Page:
Primary version

Exception Handling

When the backend code throws an unhandled exception, it will be logged on the server side and then propagated by KVision to the frontend side. There are of course many different classes of exceptions on the JVM and it's not possible to transform those types directly to the JS side. So only the exception message is propagated and the generic Exception object is created on the frontend side.
There is a special io.kvision.remote.ServiceException class defined in common KVision code. Unlike all other exception classes this one will be propagated directly from ServiceException to ServiceException and will not be logged on the backend side. It should be used as typical business error indication.
actual class PasswordService : IPasswordService {
override suspend fun changePassword(oldPassword: String, newPassword: String) {
if (oldPassword == newPassword) {
throw ServiceException("You should really change your password")
// ...
val passwordService = PasswordService()
try {
passwordService.changePassword(oldPassword, newPassword)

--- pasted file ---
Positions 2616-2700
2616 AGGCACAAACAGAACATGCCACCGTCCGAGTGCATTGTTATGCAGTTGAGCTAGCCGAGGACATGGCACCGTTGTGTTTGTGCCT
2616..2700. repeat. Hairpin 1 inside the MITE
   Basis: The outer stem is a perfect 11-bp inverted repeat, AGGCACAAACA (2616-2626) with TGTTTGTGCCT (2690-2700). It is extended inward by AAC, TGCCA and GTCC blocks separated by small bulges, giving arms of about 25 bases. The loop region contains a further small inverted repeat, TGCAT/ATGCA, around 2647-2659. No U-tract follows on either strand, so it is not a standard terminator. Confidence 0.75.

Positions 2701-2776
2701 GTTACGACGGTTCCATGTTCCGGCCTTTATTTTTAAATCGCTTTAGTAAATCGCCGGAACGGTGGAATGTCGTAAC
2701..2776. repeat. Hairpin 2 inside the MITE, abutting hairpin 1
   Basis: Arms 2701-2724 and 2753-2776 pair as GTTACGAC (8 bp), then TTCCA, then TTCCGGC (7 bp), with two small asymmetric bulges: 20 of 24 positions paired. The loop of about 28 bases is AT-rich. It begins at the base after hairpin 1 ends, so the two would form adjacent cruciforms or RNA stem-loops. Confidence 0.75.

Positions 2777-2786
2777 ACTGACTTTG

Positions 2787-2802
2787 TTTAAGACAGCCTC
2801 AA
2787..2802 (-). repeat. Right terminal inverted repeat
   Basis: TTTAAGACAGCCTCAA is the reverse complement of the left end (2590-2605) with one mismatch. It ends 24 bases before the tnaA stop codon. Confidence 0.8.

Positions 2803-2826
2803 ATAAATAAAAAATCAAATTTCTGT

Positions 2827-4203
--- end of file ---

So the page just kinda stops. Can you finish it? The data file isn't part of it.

} catch (e: ServiceException) {
Alert.show("Error", e.message)

User-defined exceptions

Since KVision 5.8.2 it is possible to define custom exception types in the common module, that will be propagated from the backend to the fronted side. Such exceptions need to inherit from AbstractServiceException and need to be annotated with @KVServiceException annotation.
class MyFirstException(override val message: String) : AbstractServiceException()
class MySecondException(override val message: String) : AbstractServiceException()
Such exceptions are automatically registered by the framework and you should be able to throw custom exceptions on the backend side and catch them on the frontend side.

Returning Result<T>

When returning Result<T> from the remote methods, the exceptions wrapped in the Result class are serialized and deserialized the same way as when being thrown. So you can safely use ServiceException and other user-defined exceptions when working with Result<T> on both the frontend and the backend side of your application.